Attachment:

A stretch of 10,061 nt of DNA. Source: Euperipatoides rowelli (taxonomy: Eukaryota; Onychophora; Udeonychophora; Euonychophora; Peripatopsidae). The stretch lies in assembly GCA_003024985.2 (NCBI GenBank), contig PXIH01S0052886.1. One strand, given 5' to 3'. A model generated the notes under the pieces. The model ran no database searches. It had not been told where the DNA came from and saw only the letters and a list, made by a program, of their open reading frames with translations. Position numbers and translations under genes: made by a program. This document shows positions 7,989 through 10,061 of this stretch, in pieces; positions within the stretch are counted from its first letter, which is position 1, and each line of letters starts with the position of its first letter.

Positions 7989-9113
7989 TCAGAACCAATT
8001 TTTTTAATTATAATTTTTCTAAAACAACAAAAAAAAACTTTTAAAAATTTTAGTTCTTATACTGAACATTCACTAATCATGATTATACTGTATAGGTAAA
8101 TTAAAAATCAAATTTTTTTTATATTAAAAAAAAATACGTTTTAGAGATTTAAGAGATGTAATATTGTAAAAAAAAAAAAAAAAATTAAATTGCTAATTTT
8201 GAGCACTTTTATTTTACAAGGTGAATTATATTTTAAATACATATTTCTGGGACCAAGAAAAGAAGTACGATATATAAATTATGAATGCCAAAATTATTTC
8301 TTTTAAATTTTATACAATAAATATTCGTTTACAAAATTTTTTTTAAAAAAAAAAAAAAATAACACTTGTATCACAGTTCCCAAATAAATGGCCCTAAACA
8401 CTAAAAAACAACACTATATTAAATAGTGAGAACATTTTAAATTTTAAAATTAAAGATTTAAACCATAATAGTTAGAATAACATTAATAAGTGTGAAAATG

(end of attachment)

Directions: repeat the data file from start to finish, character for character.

A stretch of 10,061 nt of DNA. Source: Euperipatoides rowelli (taxonomy: Eukaryota; Onychophora; Udeonychophora; Euonychophora; Peripatopsidae). The stretch lies in assembly GCA_003024985.2 (NCBI GenBank), contig PXIH01S0052886.1. One strand, given 5' to 3'. A model generated the notes under the pieces. The model ran no database searches. It had not been told where the DNA came from and saw only the letters and a list, made by a program, of their open reading frames with translations. Position numbers and translations under genes: made by a program. This document shows positions 7,989 through 10,061 of this stretch, in pieces; positions within the stretch are counted from its first letter, which is position 1, and each line of letters starts with the position of its first letter.

Positions 7989-9113
7989 TCAGAACCAATT
8001 TTTTTAATTATAATTTTTCTAAAACAACAAAAAAAAACTTTTAAAAATTTTAGTTCTTATACTGAACATTCACTAATCATGATTATACTGTATAGGTAAA
8101 TTAAAAATCAAATTTTTTTTATATTAAAAAAAAATACGTTTTAGAGATTTAAGAGATGTAATATTGTAAAAAAAAAAAAAAAAATTAAATTGCTAATTTT
8201 GAGCACTTTTATTTTACAAGGTGAATTATATTTTAAATACATATTTCTGGGACCAAGAAAAGAAGTACGATATATAAATTATGAATGCCAAAATTATTTC
8301 TTTTAAATTTTATACAATAAATATTCGTTTACAAAATTTTTTTTAAAAAAAAAAAAAAATAACACTTGTATCACAGTTCCCAAATAAATGGCCCTAAACA
8401 CTAAAAAACAACACTATATTAAATAGTGAGAACATTTTAAATTTTAAAATTAAAGATTTAAACCATAATAGTTAGAATAACATTAATAAGTGTGAAAATG